Wetlands protect people by filtering water and providing flood protection, especially when the wetland is close to an urban area. The Lake Seldom wetland improves water quality in nearby Holdrege by capturing runoff and filtering out excess nutrients that could go directly into municipal water supplies. Holdrege gets a lot of rain, and the Lake Seldom wetland maintains the safety of the area by capturing runoff to prevent flooding.
Ducks Unlimited is working with the City of Holdrege and the Rainwater Basin Joint Venture (RBJV) to enhance the wetland and grasslands around it. The group wants to finish the restoration started by a coalition of conservation and community organizations, including Ducks Unlimited, who purchased the property and donated it to the city. Tri-Basin Natural Resource District manages the Lake Seldom Outdoor Recreation Area on behalf of the city. The area includes about 325 acres of wetlands and grasslands.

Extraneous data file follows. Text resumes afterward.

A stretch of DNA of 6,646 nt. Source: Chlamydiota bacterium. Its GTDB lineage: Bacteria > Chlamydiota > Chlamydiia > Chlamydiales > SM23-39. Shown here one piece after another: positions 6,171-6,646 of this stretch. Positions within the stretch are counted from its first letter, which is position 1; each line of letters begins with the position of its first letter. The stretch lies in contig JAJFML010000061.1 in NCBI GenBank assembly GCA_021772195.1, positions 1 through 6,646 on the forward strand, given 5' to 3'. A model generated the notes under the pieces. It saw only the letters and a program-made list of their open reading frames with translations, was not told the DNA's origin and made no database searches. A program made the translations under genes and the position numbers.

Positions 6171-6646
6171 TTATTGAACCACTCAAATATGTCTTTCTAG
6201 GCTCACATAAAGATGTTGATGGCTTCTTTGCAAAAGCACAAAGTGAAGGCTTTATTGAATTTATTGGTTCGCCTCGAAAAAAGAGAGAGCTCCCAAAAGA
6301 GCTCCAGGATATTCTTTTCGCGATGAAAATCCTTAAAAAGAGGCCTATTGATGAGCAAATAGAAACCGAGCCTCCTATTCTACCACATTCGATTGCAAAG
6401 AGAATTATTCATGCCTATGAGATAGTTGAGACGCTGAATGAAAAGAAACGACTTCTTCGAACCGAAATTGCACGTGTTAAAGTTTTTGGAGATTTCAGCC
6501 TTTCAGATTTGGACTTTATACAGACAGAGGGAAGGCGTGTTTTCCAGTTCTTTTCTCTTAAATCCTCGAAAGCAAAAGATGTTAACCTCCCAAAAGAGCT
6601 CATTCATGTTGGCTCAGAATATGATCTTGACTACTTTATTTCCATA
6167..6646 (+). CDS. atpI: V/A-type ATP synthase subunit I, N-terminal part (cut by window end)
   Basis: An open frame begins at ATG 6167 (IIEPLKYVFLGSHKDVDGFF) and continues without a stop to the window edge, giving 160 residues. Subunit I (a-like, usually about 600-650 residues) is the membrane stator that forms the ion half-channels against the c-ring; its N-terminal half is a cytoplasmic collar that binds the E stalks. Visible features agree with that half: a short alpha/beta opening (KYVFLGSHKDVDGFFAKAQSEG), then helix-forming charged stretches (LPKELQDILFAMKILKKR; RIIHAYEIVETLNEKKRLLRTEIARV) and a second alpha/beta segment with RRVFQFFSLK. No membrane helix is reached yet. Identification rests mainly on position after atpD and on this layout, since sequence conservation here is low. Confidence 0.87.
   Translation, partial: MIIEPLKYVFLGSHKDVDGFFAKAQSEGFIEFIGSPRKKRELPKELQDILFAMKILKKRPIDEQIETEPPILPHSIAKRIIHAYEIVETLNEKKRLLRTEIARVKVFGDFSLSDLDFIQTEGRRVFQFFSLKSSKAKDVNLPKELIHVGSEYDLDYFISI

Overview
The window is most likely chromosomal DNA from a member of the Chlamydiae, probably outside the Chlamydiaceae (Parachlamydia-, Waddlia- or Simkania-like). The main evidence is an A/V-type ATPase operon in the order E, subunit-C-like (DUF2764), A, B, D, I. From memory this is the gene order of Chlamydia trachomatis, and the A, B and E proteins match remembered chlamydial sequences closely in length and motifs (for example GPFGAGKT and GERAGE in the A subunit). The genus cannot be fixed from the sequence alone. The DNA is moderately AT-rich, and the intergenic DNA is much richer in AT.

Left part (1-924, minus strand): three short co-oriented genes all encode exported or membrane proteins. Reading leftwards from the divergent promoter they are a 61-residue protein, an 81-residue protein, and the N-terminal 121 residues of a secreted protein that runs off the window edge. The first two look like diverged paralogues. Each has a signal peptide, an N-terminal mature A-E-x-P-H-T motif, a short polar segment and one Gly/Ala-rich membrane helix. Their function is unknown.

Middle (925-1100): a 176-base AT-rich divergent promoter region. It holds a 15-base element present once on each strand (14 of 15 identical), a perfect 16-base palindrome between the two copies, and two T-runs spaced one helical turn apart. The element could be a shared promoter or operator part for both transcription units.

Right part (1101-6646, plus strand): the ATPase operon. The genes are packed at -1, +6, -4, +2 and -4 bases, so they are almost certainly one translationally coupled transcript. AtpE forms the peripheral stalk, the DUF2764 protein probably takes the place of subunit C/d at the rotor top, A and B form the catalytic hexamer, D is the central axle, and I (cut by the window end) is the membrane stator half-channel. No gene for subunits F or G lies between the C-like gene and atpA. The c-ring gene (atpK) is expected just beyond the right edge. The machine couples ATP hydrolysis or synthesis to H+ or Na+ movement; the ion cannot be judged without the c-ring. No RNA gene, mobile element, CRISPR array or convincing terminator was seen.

Project partners removed tile drainage; filled additional pits and drainage ditches; installed fence to allow for grazing management; and removed berms, excess sediment and invasive trees. Additionally, the RBJV purchased an adjoining homestead to add to the complex. Plans for the homestead renovation include property demolition and tree removal.
The property is open to the public for wildlife viewing and education. The land has both hiking and biking trails. Thanks to the partners who worked on the project, the Lake Seldom wetland has served the community and wildlife for two decades, and counting.
Additional partners included Nebraska Environmental Trust, U.S. Fish & Wildlife Service, Nebraska Game & Parks Commission, USDA Natural Resources Conservation Service, National Fish and Wildlife Foundation, The Nature Conservancy, the North American Wetland Conservation Council, and numerous private individuals.